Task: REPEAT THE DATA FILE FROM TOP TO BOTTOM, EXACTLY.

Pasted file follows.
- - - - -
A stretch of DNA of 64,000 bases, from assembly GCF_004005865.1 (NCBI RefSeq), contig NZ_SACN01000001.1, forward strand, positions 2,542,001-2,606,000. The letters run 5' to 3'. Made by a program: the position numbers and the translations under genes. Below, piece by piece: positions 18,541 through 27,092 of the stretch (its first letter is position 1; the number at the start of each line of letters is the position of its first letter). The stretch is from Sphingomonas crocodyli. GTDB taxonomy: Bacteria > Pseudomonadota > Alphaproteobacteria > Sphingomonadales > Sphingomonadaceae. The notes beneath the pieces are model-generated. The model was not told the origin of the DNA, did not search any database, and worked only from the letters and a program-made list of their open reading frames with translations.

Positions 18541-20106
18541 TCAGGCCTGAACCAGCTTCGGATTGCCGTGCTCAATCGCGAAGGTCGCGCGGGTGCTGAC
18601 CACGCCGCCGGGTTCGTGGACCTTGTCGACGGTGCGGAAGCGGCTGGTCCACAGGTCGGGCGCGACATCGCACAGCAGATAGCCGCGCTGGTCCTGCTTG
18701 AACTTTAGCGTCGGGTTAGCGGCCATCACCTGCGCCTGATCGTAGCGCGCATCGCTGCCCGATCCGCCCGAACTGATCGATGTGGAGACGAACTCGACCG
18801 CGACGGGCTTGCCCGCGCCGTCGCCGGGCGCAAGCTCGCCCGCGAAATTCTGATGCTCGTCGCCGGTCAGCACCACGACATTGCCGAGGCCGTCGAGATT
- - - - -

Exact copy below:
A stretch of DNA of 64,000 bases, from assembly GCF_004005865.1 (NCBI RefSeq), contig NZ_SACN01000001.1, forward strand, positions 2,542,001-2,606,000. The letters run 5' to 3'. Made by a program: the position numbers and the translations under genes. Below, piece by piece: positions 18,541 through 27,092 of the stretch (its first letter is position 1; the number at the start of each line of letters is the position of its first letter). The stretch is from Sphingomonas crocodyli. GTDB taxonomy: Bacteria > Pseudomonadota > Alphaproteobacteria > Sphingomonadales > Sphingomonadaceae. The notes beneath the pieces are model-generated. The model was not told the origin of the DNA, did not search any database, and worked only from the letters and a program-made list of their open reading frames with translations.

Positions 18541-20106
18541 TCAGGCCTGAACCAGCTTCGGATTGCCGTGCTCAATCGCGAAGGTCGCGCGGGTGCTGAC
18601 CACGCCGCCGGGTTCGTGGACCTTGTCGACGGTGCGGAAGCGGCTGGTCCACAGGTCGGGCGCGACATCGCACAGCAGATAGCCGCGCTGGTCCTGCTTG
18701 AACTTTAGCGTCGGGTTAGCGGCCATCACCTGCGCCTGATCGTAGCGCGCATCGCTGCCCGATCCGCCCGAACTGATCGATGTGGAGACGAACTCGACCG
18801 CGACGGGCTTGCCCGCGCCGTCGCCGGGCGCAAGCTCGCCCGCGAAATTCTGATGCTCGTCGCCGGTCAGCACCACGACATTGCCGAGGCCGTCGAGATT